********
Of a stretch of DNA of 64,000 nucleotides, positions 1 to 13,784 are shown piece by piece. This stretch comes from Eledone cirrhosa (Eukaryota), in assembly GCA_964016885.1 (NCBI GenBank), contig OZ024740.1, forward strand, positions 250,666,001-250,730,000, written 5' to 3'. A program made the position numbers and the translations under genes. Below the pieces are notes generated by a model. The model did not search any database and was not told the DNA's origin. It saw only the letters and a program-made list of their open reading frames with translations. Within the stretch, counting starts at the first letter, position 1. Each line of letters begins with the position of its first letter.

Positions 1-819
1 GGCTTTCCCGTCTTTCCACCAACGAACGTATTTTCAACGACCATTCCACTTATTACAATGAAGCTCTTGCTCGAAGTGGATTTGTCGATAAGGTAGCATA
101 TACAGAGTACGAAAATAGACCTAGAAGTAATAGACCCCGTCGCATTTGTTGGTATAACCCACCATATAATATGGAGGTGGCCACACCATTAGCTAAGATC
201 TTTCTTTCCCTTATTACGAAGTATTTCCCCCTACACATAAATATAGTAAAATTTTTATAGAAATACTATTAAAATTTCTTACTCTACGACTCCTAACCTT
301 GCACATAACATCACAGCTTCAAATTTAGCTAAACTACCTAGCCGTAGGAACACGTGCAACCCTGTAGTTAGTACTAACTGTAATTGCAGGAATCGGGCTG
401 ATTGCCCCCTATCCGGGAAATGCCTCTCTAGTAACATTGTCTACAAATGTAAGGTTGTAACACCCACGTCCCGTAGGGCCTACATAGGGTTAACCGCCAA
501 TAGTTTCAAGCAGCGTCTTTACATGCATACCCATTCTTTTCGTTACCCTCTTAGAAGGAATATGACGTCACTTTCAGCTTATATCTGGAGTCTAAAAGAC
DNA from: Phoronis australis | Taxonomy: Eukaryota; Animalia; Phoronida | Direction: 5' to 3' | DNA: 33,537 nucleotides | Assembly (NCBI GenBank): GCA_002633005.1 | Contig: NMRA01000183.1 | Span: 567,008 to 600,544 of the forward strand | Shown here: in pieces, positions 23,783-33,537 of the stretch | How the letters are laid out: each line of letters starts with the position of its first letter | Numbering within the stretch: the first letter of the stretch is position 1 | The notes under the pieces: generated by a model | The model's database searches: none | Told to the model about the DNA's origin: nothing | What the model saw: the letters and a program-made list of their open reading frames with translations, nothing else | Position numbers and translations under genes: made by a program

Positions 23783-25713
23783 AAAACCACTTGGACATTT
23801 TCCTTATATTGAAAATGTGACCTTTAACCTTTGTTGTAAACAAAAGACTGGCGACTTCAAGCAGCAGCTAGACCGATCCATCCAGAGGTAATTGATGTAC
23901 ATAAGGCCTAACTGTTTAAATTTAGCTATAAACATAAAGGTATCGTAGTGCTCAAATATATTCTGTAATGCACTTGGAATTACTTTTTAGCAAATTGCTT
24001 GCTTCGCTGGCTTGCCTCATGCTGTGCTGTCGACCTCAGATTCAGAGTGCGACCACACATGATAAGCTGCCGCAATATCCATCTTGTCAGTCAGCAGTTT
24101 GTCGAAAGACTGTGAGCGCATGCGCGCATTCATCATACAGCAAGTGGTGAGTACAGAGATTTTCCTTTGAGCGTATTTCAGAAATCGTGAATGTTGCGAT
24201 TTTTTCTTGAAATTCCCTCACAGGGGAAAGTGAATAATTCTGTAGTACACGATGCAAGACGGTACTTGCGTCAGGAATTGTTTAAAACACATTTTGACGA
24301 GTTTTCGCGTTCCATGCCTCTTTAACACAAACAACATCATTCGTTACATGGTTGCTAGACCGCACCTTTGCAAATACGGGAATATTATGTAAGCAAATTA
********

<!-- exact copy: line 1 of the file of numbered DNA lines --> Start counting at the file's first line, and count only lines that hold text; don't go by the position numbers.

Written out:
Of a stretch of DNA of 64,000 nucleotides, positions 1 to 13,784 are shown piece by piece. This stretch comes from Eledone cirrhosa (Eukaryota), in assembly GCA_964016885.1 (NCBI GenBank), contig OZ024740.1, forward strand, positions 250,666,001-250,730,000, written 5' to 3'. A program made the position numbers and the translations under genes. Below the pieces are notes generated by a model. The model did not search any database and was not told the DNA's origin. It saw only the letters and a program-made list of their open reading frames with translations. Within the stretch, counting starts at the first letter, position 1. Each line of letters begins with the position of its first letter.